Empire under Charles
Queen Elizabeth II was finally laid to rest on Monday, September 19. The late queen’s son King Charles has now taken over the reins. For the mostly truncated ‘British Empire’ it’s time now to pause and reflect. With 14 nations other than the UK still owing their allegiance to the monarch, the passing of the crown to a new generation comes seven decades after her installation in 1952. She ascended the throne five years after India gained Independence from the British Raj, and the epoch-making event of 1947 in Delhi was followed up in later years with grant of Independence to several nations that were a part of the Empire that had spanned around the globe. Behemoths like Australia and Canada still under the writ of the British monarch maintain an economic feeder line to the UK but also face growing public opinion for republic status. Barbados was the latest to declare Independence a year ago and Jamaica has begun such a transition. Australia is currently under a pro-republic government while New Zealand hopes to be a republic in the near future. Attempts are on for Scotland to gain independence from the UK, just as Ireland did in the past. In other words, the British monarchy is bound to see its grip progressively getting reduced.
UK, on its part, will continue to hold its economic might as it remains the world’s 15th largest energy producer, set against a population of less than 70 million people (seven crore). A week ago, India overtook UK as the world’s fifth largest economy, for the second time, while Britons face an economic stagnation for the past 15 years, its inflation at near 13 per cent, the worst in 40 years, and the Ukraine war adding to the economic mess in view of the higher energy bills.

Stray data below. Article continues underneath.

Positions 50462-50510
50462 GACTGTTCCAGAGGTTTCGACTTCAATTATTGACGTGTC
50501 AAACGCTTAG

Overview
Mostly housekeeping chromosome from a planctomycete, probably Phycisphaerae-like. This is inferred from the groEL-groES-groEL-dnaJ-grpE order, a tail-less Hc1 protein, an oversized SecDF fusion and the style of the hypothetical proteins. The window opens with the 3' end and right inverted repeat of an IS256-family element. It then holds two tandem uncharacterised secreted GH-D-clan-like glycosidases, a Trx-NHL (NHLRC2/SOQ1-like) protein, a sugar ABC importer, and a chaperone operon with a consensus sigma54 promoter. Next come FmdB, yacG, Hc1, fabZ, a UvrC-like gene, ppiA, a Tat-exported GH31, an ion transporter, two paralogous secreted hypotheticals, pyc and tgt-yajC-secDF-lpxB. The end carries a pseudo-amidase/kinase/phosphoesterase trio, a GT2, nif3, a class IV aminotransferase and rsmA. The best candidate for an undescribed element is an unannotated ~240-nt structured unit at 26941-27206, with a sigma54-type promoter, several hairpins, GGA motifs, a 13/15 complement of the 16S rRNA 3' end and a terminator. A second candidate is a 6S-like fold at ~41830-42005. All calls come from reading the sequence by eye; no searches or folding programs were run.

Queen Elizabeth, despite her high aura, was a tower of silence. She communicated to the world through her gracious smiles. Yet, the monarchy held awe under the queen, the people’s support for her overwhelming. By contrast, only a third of the people appear to believe Charles as King would rise to their expectations. The relatively low esteem is reflected also in the calls to make his son, William, the monarch. However, in a nation of free expression of ideas, such talks are only natural. It is likely that King Charles would now begin earning more respect. In real terms, the monarch intervened in governance on the rarest of rare occasions. The good or bad side of governance by people’s elected representatives in respective nations do not affect the king’s, or queen’s, credibility or esteem.
The monarchy continues its rule.